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Good news arrived for EV drivers south of the border this weekend — the US Senate just voted to pass the Inflation Reduction Act, which boasts almost US$400 billion (over 10 years) in funding for “climate and energy related programs.” Specifically, this bill provides an extension and improvement of the US EV tax credit, which bodes well for US automakers and consumers hoping to make the switch to electric.

The bill officially passed with a vote of 51-50, with Vice President Kamala Harris acting as the tiebreaker vote. From here, the bill continues on to the House this week and, if passed, will arrive at President Biden’s desk.

The Inflation Reduction Act is described as a “trimmed-down” and “rebranded” version of the original Build Back Better bill, which faced some criticism in the Senate in the form of republican opposition. As it currently stands, the Inflation Reduction Act primarily focuses on climate issues, with US$369 billion in climate-related spending.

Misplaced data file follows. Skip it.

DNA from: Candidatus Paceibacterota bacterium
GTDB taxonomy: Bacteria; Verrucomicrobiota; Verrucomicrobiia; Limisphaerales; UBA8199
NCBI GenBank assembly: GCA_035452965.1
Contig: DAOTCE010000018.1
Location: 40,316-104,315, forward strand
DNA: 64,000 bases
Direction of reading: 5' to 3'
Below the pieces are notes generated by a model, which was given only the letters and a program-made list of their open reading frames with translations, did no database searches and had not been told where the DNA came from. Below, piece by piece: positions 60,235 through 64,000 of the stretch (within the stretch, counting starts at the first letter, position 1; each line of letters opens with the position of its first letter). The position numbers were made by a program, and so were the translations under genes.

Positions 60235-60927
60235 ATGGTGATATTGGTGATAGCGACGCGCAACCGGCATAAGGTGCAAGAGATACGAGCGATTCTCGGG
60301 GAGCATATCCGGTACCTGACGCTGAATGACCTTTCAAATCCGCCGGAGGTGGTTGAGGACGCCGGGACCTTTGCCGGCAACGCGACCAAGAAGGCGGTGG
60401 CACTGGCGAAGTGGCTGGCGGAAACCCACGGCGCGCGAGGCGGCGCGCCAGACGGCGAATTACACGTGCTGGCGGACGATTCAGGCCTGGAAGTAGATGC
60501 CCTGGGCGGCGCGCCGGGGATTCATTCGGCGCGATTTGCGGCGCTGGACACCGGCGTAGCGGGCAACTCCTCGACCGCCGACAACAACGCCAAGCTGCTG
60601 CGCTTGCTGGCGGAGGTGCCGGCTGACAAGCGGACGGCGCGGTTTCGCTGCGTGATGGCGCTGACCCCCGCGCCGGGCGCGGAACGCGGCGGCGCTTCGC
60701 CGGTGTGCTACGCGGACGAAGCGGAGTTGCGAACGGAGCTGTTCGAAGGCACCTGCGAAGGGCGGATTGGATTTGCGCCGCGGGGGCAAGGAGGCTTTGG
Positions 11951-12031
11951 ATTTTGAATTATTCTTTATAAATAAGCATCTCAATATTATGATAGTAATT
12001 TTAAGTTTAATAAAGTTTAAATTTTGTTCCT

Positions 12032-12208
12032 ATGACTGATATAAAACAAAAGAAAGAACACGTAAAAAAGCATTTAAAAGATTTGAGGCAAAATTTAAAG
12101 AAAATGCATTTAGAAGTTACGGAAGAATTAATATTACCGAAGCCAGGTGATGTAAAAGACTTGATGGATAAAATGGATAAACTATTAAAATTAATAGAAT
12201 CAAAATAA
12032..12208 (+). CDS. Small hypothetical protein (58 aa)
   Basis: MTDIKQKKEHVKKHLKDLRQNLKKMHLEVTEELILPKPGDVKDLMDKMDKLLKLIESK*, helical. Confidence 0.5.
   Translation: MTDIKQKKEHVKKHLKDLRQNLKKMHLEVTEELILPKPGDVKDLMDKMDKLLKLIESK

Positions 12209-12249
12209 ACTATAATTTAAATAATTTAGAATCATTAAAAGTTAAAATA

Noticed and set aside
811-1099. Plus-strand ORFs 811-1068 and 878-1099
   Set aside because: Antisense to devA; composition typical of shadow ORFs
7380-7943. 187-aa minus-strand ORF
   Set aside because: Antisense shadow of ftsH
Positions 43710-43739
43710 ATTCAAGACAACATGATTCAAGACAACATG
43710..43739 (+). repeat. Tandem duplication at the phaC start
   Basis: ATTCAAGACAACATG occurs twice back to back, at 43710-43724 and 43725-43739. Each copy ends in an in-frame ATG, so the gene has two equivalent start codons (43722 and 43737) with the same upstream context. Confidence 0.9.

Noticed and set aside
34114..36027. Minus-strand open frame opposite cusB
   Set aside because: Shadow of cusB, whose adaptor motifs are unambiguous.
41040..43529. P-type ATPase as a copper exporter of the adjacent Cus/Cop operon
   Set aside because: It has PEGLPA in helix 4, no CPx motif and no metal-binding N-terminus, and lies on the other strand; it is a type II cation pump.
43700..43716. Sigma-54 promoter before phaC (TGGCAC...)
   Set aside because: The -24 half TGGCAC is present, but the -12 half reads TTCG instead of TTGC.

According to recent analysis, the investments made possible by the bill could put the US on target to reduce emissions between 31-44 per cent by 2030. While this is significant, it is worthwhile noting that President Biden’s original goal was to put the US on target for a 50 per cent reduction by 2030.

As for the EV tax credit, the bill ensures that the US$7,500 electric vehicle tax credit will be renewed starting in January 2023 and will last until the end of 2032. More importantly, the previous tax credit had a cap of 200,000 cars per manufacturer, which many automakers have already surpassed (or are on track to surpass). With the new credit in place, all manufacturers will have access to unlimited credits, as long as the cars are assembled in North America and the “critical minerals” in the battery have come from the US or a country with a free trade agreement with the US. This credit will also apply to plug-in hybrids, as long as they fulfill the same requirements and have a battery over 7 kWh.

Additional requirements indicate that vehicles must have an MSRP of under US$55K for cars and US$80K for SUVs, trucks and vans, and buyers can only take advantage of the credit if they make under US$150K a year (US$300k filing jointly).

The government is expected to release the complete guidelines by the end of the year, so automakers and consumers have a clear picture of what is required to qualify for the tax credit.

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